Remarkably honest. There is something both sad and deeply satisfying about watching this legendary mistress of emotional...

JEALOUSY

THE OTHER LIFE OF CATHERINE M.

The famously sexually open memoirist grapples with jealousy.

In her bestselling memoir (The Sexual Life of Catherine M, 2002), Paris art critic Millet shocked the world with her unapologetically candid descriptions of an extravagant sex life with no boundaries and, seemingly, no consequences. After losing her virginity at 18, she immediately engaged in a weeklong bacchanalia of group sex. As an adult, she moved between long-term partners, but was consistently involved in sexual relationships with other people. She eventually ended up in a committed but open marriage to a fellow critic named Jacques. Soon after, however, Millet found in Jacques’ study a series of letters and photographs indicating that he was having an emotional, as well as physical, affair with another woman. Just as with her sexual life, Millet discusses her jealousy of this woman in a detached, intellectual tone, laying it out nakedly with no sense of embarrassment—though with some personal shock at the circumstances, as if her openness toward sexual pleasure ought to have left her immune to jealousy. To cope, the author traveled through Europe, obsessing about the details of the affair, calling Jacques in various states of emotional distress and at times retreating totally within herself. There are particular moments of poignant pain—when she became physically sick, for example, and had no recollection of it until Jacques pointed it out—but for most of the book her grief is stunningly relatable, even ordinary. In the end, she clawed her way back to trusting Jacques, though the experience left a distinct mark on her spirit.

Remarkably honest. There is something both sad and deeply satisfying about watching this legendary mistress of emotional bravado crumble.

Pub Date: Feb. 1, 2010

ISBN: 978-0-8021-1915-5

Page Count: 192

Publisher: Grove

Review Posted Online: June 24, 2010

Kirkus Reviews Issue: Dec. 1, 2009

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If the authors are serious, this is a silly, distasteful book. If they are not, it’s a brilliant satire.

THE 48 LAWS OF POWER

The authors have created a sort of anti-Book of Virtues in this encyclopedic compendium of the ways and means of power.

Everyone wants power and everyone is in a constant duplicitous game to gain more power at the expense of others, according to Greene, a screenwriter and former editor at Esquire (Elffers, a book packager, designed the volume, with its attractive marginalia). We live today as courtiers once did in royal courts: we must appear civil while attempting to crush all those around us. This power game can be played well or poorly, and in these 48 laws culled from the history and wisdom of the world’s greatest power players are the rules that must be followed to win. These laws boil down to being as ruthless, selfish, manipulative, and deceitful as possible. Each law, however, gets its own chapter: “Conceal Your Intentions,” “Always Say Less Than Necessary,” “Pose as a Friend, Work as a Spy,” and so on. Each chapter is conveniently broken down into sections on what happened to those who transgressed or observed the particular law, the key elements in this law, and ways to defensively reverse this law when it’s used against you. Quotations in the margins amplify the lesson being taught. While compelling in the way an auto accident might be, the book is simply nonsense. Rules often contradict each other. We are told, for instance, to “be conspicuous at all cost,” then told to “behave like others.” More seriously, Greene never really defines “power,” and he merely asserts, rather than offers evidence for, the Hobbesian world of all against all in which he insists we live. The world may be like this at times, but often it isn’t. To ask why this is so would be a far more useful project.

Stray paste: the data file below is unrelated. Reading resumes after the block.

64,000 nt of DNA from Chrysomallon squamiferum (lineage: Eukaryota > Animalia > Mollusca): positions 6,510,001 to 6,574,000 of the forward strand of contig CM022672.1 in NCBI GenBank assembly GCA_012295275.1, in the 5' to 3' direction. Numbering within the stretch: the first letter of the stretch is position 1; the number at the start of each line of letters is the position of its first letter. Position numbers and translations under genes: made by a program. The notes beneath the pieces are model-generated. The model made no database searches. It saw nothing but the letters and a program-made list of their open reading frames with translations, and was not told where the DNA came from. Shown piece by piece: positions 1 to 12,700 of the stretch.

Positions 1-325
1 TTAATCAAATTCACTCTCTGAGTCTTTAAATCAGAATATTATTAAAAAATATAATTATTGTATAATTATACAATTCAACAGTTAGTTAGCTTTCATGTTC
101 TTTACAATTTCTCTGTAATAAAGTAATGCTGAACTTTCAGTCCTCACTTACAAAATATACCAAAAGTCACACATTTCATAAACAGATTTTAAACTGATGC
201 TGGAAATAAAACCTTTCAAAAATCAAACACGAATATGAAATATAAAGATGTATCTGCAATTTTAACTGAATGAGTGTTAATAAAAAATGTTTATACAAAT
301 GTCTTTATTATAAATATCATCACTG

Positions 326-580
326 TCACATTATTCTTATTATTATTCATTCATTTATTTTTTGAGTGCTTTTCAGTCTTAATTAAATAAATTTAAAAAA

If the authors are serious, this is a silly, distasteful book. If they are not, it’s a brilliant satire.

Pub Date: Sept. 1, 1998

ISBN: 0-670-88146-5

Page Count: 430

Publisher: Viking

Review Posted Online: May 20, 2010

Kirkus Reviews Issue: July 15, 1998

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The author's youthfulness helps to assure the inevitable comparison with the Anne Frank diary although over and above the...

NIGHT

Elie Wiesel spent his early years in a small Transylvanian town as one of four children. 

He was the only one of the family to survive what Francois Maurois, in his introduction, calls the "human holocaust" of the persecution of the Jews, which began with the restrictions, the singularization of the yellow star, the enclosure within the ghetto, and went on to the mass deportations to the ovens of Auschwitz and Buchenwald. There are unforgettable and horrifying scenes here in this spare and sombre memoir of this experience of the hanging of a child, of his first farewell with his father who leaves him an inheritance of a knife and a spoon, and of his last goodbye at Buchenwald his father's corpse is already cold let alone the long months of survival under unconscionable conditions. 

The author's youthfulness helps to assure the inevitable comparison with the Anne Frank diary although over and above the sphere of suffering shared, and in this case extended to the death march itself, there is no spiritual or emotional legacy here to offset any reader reluctance.

Pub Date: Jan. 16, 2006

ISBN: 0374500010

Page Count: 120

Publisher: Hill & Wang

Review Posted Online: Oct. 7, 2011

Kirkus Reviews Issue: Jan. 15, 2006

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